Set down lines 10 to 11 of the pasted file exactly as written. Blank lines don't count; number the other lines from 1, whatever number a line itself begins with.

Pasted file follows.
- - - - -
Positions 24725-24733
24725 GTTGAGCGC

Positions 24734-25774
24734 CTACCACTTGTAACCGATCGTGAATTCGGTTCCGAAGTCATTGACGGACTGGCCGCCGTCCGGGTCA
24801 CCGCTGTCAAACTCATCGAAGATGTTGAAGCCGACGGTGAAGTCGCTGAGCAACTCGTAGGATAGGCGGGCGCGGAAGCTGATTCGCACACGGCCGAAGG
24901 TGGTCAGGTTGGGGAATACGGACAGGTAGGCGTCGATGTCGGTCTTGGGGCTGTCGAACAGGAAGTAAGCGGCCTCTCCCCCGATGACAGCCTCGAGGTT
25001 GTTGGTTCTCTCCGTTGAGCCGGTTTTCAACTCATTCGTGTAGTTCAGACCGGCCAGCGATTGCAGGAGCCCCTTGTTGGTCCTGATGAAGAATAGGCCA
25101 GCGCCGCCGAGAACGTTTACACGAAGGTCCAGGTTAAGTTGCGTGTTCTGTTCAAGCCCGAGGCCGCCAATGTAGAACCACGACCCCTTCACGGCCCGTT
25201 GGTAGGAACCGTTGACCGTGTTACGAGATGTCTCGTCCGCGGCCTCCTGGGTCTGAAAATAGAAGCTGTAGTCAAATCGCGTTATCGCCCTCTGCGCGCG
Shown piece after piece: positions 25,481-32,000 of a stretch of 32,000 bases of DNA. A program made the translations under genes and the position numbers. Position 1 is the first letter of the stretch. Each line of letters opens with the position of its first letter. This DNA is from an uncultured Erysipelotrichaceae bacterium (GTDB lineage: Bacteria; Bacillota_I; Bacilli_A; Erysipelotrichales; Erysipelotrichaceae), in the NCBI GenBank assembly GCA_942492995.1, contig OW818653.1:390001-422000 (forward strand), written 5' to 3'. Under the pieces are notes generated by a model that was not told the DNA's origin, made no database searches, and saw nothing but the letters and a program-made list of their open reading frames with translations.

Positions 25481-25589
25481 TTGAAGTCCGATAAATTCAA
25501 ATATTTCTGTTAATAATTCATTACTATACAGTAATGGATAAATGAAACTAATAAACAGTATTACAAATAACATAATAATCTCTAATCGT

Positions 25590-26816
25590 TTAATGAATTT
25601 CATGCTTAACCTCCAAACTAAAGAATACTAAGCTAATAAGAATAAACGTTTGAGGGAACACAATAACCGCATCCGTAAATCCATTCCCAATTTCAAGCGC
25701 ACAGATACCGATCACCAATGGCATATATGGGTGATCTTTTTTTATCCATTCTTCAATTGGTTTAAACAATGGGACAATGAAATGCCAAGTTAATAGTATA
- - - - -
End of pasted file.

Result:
Shown piece after piece: positions 25,481-32,000 of a stretch of 32,000 bases of DNA. A program made the translations under genes and the position numbers. Position 1 is the first letter of the stretch. Each line of letters opens with the position of its first letter. This DNA is from an uncultured Erysipelotrichaceae bacterium (GTDB lineage: Bacteria; Bacillota_I; Bacilli_A; Erysipelotrichales; Erysipelotrichaceae), in the NCBI GenBank assembly GCA_942492995.1, contig OW818653.1:390001-422000 (forward strand), written 5' to 3'. Under the pieces are notes generated by a model that was not told the DNA's origin, made no database searches, and saw nothing but the letters and a program-made list of their open reading frames with translations.

Positions 25481-25589